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GringoView: about time to discover Brazil’s rich folk art heritage

(Opinion) It’s about time the artificial quality barrier that appears to exist between things foreign and Brazilian should be broken down.

What is foreign and therefore considered valuable, exciting, and accepted, and what is indigenously Brazilian, often dismissed as of peripheral importance, makes no sense.

When this gringo first came to Brazil and chanced upon the wonderful, culturally reflective Brazilian primitive, folk, and naïve art, I asked myself why was there so little local interest in it?

My sense that I had ‘discovered’ it was simply an acknowledgment of its low place on the Brazilian artistic totem pole.

The Gods must have smiled upon me and magically caused me to meet the extraordinary Olinda artist José Barbosa who became an immediate friend and generously took me in tow to meet many of his fellow artists.

Had that not happened, I might never have experienced the rich naïve folk art of Brazil’s Northeast and other regions of the country, and I would have been much the poorer for it.

Hopefully, this major initiative celebrating 50 years of the Armorial Movement may be something of a breakthrough, although a somewhat limited one, and provides only a taste of the feast of artistic accomplishment that exists.

This exhibition which includes music and dance performances, is certainly worth visiting before it closes on Sept. 22 at the beautiful CCBB São Paulo and moves to Brasilia in October.

The virtual tour is the next best thing for those who can’t visit in person.

Were it not for the passion of the playwright, teacher, painter, and renowned writer Ariano Suassuna (1927-2014) and his wife, Zélia, this artistic movement, launched in Recife in October 1970, would almost certainly not have existed at all?

Sponsorship by Banco do Brasil and BB Seguros, through the Federal Law on Incentives to Culture, helped.

Visitors familiar with Ariano’s fictional universe may be surprised to be greeted at the entrance by a larger-than-life three-dimensional Onça Caetana, inspired by the author and created for the exhibit by Belo Horizonte puppeteers.

Caetana is a name that the country people habitually use to refer to death. It is striking if an unusual figure leads you into an exhibition dedicated to life.

There is much to see, and it is easy to enjoy the four floors with 140 beautifully displayed works of folkloric art, costumes, and paintings; many of them never have before left Recife.

Visitors even have the chance to print their own souvenir woodcuts from carved woodblocks of José Francisco Borges, famous for his carved wood and woodcut prints that grace a whole floor of the exhibition.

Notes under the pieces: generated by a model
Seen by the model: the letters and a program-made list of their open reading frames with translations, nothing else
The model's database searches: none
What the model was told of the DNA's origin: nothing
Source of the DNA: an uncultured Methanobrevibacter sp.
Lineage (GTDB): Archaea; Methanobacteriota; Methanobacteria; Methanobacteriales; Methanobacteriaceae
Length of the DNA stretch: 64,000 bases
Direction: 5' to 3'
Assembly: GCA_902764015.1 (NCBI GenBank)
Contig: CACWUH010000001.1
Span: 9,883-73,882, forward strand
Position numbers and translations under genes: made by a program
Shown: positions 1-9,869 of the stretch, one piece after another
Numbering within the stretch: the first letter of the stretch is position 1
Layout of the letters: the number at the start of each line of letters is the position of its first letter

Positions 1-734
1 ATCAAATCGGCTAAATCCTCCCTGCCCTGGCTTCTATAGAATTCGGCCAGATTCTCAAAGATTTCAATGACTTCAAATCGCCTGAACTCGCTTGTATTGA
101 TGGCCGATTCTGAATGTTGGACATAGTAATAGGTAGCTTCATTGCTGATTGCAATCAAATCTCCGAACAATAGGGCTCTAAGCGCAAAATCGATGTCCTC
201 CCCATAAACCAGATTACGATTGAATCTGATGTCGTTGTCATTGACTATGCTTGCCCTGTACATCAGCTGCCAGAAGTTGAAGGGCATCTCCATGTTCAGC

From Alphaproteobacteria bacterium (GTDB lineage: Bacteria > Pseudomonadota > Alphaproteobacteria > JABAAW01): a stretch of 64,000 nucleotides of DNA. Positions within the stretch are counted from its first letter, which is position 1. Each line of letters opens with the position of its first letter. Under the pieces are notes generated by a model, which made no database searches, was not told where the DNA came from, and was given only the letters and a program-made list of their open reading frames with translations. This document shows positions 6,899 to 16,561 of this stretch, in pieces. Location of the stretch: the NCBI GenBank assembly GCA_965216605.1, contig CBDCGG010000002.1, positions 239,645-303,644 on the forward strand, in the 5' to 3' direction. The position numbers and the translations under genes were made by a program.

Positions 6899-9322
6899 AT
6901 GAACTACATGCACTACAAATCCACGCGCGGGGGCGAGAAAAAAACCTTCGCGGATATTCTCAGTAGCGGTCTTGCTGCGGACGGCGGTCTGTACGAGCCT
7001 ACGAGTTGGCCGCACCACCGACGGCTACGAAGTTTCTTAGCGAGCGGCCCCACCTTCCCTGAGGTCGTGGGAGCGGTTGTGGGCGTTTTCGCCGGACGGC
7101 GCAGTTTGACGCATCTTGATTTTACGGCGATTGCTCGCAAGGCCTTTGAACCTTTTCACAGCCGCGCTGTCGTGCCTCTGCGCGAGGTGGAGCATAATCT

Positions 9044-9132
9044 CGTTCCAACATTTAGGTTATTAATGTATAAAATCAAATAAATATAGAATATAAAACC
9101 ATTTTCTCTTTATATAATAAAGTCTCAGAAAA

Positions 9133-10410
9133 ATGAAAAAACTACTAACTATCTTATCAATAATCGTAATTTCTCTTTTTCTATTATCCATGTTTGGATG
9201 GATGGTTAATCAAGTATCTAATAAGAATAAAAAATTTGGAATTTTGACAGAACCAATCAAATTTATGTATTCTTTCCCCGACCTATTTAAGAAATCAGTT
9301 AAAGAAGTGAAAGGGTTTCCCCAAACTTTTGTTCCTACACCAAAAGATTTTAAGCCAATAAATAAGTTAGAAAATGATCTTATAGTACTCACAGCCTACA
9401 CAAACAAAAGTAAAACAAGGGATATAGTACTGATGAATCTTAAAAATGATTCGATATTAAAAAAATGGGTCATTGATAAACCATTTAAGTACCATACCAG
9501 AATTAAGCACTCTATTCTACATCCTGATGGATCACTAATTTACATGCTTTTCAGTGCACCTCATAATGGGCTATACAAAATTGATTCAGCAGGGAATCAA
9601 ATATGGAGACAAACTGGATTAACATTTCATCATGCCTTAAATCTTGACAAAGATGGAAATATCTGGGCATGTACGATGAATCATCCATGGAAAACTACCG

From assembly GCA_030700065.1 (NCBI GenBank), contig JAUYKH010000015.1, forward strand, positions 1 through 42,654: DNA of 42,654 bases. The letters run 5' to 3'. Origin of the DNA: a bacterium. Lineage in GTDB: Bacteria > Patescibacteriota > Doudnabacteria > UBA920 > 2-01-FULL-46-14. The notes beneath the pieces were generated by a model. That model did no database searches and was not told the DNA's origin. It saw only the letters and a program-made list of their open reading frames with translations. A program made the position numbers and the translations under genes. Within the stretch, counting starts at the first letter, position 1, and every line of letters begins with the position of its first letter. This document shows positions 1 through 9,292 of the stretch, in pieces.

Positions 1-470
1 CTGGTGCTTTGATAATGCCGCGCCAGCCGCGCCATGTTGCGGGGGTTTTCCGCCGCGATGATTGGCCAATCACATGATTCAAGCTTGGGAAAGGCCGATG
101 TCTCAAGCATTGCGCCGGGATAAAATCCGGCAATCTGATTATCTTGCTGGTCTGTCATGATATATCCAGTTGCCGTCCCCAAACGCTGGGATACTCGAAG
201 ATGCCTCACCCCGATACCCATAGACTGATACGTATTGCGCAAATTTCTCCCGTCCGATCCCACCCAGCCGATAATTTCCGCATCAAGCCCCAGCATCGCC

One special room is devoted to Gilvan Samico, one of the most important Brazilian artists to receive national and international recognition for the perfect way he is able to unite erudite and popular in the difficult technique of engraving.

This room also displays the artist’s splendid paintings, a little-known facet of his work, but each one a delight of great significance to his production.

Each of the other floors displays exceptional work by leading artists whom the curator chose not only for their artistic brilliance but because they are representative of Ariano’s Movimento Armorial, the movement he founded and described as ‘erudite’, a movement combining all art forms to rediscover the cultural roots which he felt were being lost.

It was surprising but totally consistent to turn one corner and see a large clothes-line display of the famous ‘cordel’ leaflets.

What a subtle and imaginative “flag” signaling that like these simple and economical publications, some illustrated with woodcuts and traditionally displayed for sale hung on cords, ropes, twine, or string, we are reminded of the very common origin of folkloric art.
Definitions are always tricky.

One person’s erudite folk art is another’s ‘decoration’ or ‘tourist souvenirs’.

It is hard to know which came first; Ariano and Zélia deep dive into the roots of popular Brazilian culture or their creation of an erudite intellectual backdrop for their own formidable artistic endeavors.

Had the exhibition had less of their own excellent artistic output and a wider canvas of the many Northeastern artists, the question would answer itself.

In the superb and valuable exhibition catalog, amazingly and unfortunately not available for sale or even distribution in its existing pdf version, the exhibition’s curator, Denise Mattar, decries the unproductively polarized society in which we are living today, and writes:

“The objective of this exhibition is to bring all these arts together, introducing the author’s pioneering and engaging work to new generations, and showing how he proposed a return to Brazilian roots, with deep respect for diversity and the traditions of black, indigenous, and white people, presenting all this in a manner that is magical and playful and witty – with humor that makes one think.”

If this excellent exhibition falls somewhat short of that lofty objective, we are still very fortunate to have it.

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